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? on cpu heat

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May 30, 2001 12:44:09 PM

I have question. With the talk of coolers, water, hvac, & fans on the forum, does a heated cpu temps rise after shut down or not?

1. This may sound funny, but I do automotive designs & we know that the temps raise sfter the engine is shut down & design the correct upper limit temps to off set this.

2. If I take a roast out of the oven & put in a meat theromoeter in it on the kitched table the temp will rise as well. I'm sure there other examples out there also.

The question is: If you are crunching the cpu up to almost its upper limit on temp, & without a cool down period, will it burn up? My reason is the fan heat sink would be rather hot at that point as well as the cpu, I think. The temps would seem to have to raise some more. I could be completely wrong in my thinking.

Just curious!

Skinny

How do you eat a elephant? One bite at a time!

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Anonymous
a b à CPUs
May 30, 2001 9:05:15 PM

Hmmm...Sounds logical...When you shut off the power, the fan would go off and stop cooling the CPU, so the temp will rise. I think though that the Tbird's "upper limit" is 90C, so you'll never ever be running at close to that, unless you like looking at a blank screen, thinking about your burning CPU. What you'll usually run at OC'd is hopefully a max of 60C, and if that rises a couple of degrees, you'll definately be OK. The CPU won't be under load, and will cool off rapidly because it can handle "spikes" into the upper range, no prob.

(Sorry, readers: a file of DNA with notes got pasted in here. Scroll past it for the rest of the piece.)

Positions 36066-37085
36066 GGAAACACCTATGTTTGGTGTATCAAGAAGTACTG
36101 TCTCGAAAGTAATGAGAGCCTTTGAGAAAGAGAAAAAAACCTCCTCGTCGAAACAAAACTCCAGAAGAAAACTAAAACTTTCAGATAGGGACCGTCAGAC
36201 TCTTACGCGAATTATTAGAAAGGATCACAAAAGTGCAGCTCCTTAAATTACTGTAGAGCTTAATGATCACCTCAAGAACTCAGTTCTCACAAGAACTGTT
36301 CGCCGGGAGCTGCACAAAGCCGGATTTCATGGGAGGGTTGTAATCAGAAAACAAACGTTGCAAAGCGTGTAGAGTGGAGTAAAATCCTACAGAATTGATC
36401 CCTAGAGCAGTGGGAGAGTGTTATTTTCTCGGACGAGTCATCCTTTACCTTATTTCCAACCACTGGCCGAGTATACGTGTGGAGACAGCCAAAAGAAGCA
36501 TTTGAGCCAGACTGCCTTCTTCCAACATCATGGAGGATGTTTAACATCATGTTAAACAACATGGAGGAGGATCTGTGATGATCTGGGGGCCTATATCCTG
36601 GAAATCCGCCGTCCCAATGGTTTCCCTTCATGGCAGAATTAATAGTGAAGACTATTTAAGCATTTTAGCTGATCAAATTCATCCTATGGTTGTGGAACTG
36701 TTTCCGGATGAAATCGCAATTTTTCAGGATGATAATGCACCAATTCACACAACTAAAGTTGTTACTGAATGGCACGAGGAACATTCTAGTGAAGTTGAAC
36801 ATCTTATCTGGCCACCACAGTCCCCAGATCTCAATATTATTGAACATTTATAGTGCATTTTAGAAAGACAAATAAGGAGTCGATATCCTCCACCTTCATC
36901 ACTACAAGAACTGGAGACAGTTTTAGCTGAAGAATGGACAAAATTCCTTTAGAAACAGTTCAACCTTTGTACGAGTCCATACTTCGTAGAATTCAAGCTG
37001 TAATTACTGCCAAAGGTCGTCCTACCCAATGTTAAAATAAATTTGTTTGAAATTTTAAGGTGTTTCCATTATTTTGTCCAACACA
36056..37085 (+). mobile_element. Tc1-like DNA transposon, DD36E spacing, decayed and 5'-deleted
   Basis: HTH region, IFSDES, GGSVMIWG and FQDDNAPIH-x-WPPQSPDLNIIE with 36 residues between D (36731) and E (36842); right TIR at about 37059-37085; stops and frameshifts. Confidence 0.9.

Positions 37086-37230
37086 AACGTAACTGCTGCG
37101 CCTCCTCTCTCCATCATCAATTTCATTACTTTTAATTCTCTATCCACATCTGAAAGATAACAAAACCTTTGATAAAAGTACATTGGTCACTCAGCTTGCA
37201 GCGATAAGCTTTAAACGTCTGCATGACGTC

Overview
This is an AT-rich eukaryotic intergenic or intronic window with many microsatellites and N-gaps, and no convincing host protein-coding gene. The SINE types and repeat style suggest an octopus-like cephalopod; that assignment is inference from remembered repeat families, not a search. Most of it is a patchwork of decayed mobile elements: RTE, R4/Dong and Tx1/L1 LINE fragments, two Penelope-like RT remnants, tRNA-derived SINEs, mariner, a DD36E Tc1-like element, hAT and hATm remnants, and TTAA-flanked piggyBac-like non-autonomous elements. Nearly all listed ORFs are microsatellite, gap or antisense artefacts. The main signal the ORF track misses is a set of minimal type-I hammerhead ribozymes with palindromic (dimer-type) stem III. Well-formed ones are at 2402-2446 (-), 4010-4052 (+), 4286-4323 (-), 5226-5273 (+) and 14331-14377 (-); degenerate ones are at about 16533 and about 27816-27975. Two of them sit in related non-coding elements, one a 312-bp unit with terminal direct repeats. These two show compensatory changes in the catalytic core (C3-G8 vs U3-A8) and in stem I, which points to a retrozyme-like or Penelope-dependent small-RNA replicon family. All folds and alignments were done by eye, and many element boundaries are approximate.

Aklein

It's raining outside, and my lawn has grown a foot overnight!
May 31, 2001 1:49:41 AM

You're absolutely right. The heat is transferring around the object for quite a while after the energy source is removed. You'll find the temp of the exterior is cooling while the centroid temperature is rising. Temperature differentials exist in every material, be it solid/liquid/gas. The density and specific heat of the object are the controlling factors on the maximum temperature reached.
That processor heats up after you turn off the fan, but since it's such a small mass, it only rises a few degrees centigrade. You can check this out yourself with a small temp probe. Passive cooling drops the temp back down in less than 30 seconds. If you're running anywhere near the limit (90-95C), most likely you're melting the transistors when the cpu is on, not to mention shutdown.

If you're running a aircooled peltier, you will heat the bejesus out of the processor when you shut down. You'd have to wire up a AT power supply (or rig an atx) and leave the cpu fan after shutdown, but then you'd have to hotwire the leads for the cpu fan header on the motherboard so it doesn't go nuts when you turn on the power. If you're watercooling, you can leave the pump on for about 15 seconds to dump the heat.
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May 31, 2001 12:40:31 PM

hmm
Very good point, I used to be a mechanic and know the probs that afterboil can cause, but in the case of cpu's, (not sure about peltier setups), I shouldnt imagine its the same, once the power is off, it cant heat up any more, of course there is the issue of the heat thats "already there" but Im sure that the average heatsink is enough ti dissipate this heat. (mines not blown up yet!!)


Next time you wave - use all your fingers
June 1, 2001 1:28:38 PM

That's what I though. I'm not trying to burn up my chip, I was just doing some thinking about some cooler designs that I have ratteling around in my head, & as a designer I'm just getting down the parameters in my head to do a design. Don't know what will come from it, but I'm always looking for the better route.

Thanks guys for the thoughtful posts.

Skinny

How do you eat a elephant? One bit at a time!
!